Tuesday, May 21, 2024
NewsWLTP : there is defintely a gap between theory and reality

WLTP : there is defintely a gap between theory and reality

  • ICE-powered cars aren’t aligned with WLTP’s estimations.

  • PHEVs are even worse in this case.


 

It’s a debate that’s been going on for several years, but it now seems like the WLTP (World harmonized Light vehicle Test Procedure) fuel consumption calculation method is not entirely representative of the reality of European motorists or even those from other markets that use this procedure to classify vehicles.

According to a report by the European Commission, which evaluated the fuel consumption and CO2 emissions ratings of over 600,000 2021 model-year vehicles, there is indeed a significant gap between reality and theory.

This is only a sample of the European vehicle fleet, as the report indicates that only 10.6% of cars and 1% of vans were tested. In the case of gasoline-powered vehicles without any form of electrification, the report indicates an average fuel consumption 23.7% higher than that predicted by the WLTP method. Diesel-powered vehicles, meanwhile, consume 18.1% more than estimated.

Brands that consume significantly more than WLTP estimates include BMW, Ford, JLR, Hyundai and Mercedes-Benz.

“Such a discrepancy was expected, as there are various factors affecting real-world emissions that cannot all be fully reproduced in a laboratory test, such as traffic conditions, landscape, road conditions, ambient temperature, use of air conditioning and on-board electronics, and driver behavior,” said the European Commission’s report.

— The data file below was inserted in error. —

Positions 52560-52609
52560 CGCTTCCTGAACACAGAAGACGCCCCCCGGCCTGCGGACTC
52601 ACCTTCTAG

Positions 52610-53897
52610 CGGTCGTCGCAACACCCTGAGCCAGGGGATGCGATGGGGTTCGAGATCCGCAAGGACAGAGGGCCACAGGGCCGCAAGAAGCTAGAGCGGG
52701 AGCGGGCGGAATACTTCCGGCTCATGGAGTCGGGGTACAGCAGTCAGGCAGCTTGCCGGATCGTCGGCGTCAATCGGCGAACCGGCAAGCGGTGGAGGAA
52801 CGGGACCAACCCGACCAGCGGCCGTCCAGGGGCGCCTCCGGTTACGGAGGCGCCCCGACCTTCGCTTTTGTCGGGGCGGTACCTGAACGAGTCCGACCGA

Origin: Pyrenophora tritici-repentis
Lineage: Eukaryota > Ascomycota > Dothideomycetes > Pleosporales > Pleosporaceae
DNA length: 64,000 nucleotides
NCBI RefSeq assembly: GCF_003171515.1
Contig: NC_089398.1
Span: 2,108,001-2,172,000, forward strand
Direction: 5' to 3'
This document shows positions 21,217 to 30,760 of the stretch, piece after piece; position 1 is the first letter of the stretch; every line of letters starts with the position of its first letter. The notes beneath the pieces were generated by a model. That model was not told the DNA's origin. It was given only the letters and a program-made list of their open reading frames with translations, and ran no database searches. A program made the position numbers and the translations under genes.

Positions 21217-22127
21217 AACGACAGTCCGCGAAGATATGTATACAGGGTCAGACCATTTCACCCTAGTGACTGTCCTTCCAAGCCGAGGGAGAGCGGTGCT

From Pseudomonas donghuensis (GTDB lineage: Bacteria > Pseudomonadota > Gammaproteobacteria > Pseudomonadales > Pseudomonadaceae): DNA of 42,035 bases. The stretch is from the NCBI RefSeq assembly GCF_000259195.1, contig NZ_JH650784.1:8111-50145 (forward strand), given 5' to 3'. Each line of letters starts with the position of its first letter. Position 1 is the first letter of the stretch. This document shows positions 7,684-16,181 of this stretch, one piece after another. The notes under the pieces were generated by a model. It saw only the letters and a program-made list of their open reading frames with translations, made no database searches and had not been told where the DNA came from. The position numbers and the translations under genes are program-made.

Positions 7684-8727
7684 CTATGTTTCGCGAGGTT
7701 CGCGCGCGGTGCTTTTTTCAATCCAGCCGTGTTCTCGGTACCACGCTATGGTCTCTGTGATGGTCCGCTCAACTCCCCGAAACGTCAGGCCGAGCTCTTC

But that’s not all, as plug-in hybrids fall even further short of the anticipated fuel consumption ratings. The report points to the fact that these plug-in vehicles are not sufficiently replenished with electrons, which has an impact on the vehicle’s overall consumption, with the combustion engine left alone to power the vehicle.

And as if that weren’t enough, CO2 emissions are on average 3.5 times higher than those predicted by the WLTP calculation. Once again, the fact that the battery is too often flat is a determining factor in the emissions produced by these PHEV vehicles.

It will be interesting to see if there are any changes to this procedure in the months or years to come. Such a wide gap is not only due to driver behavior on the road. Actual consumption must be more in line with the estimates of this WLTP procedure.

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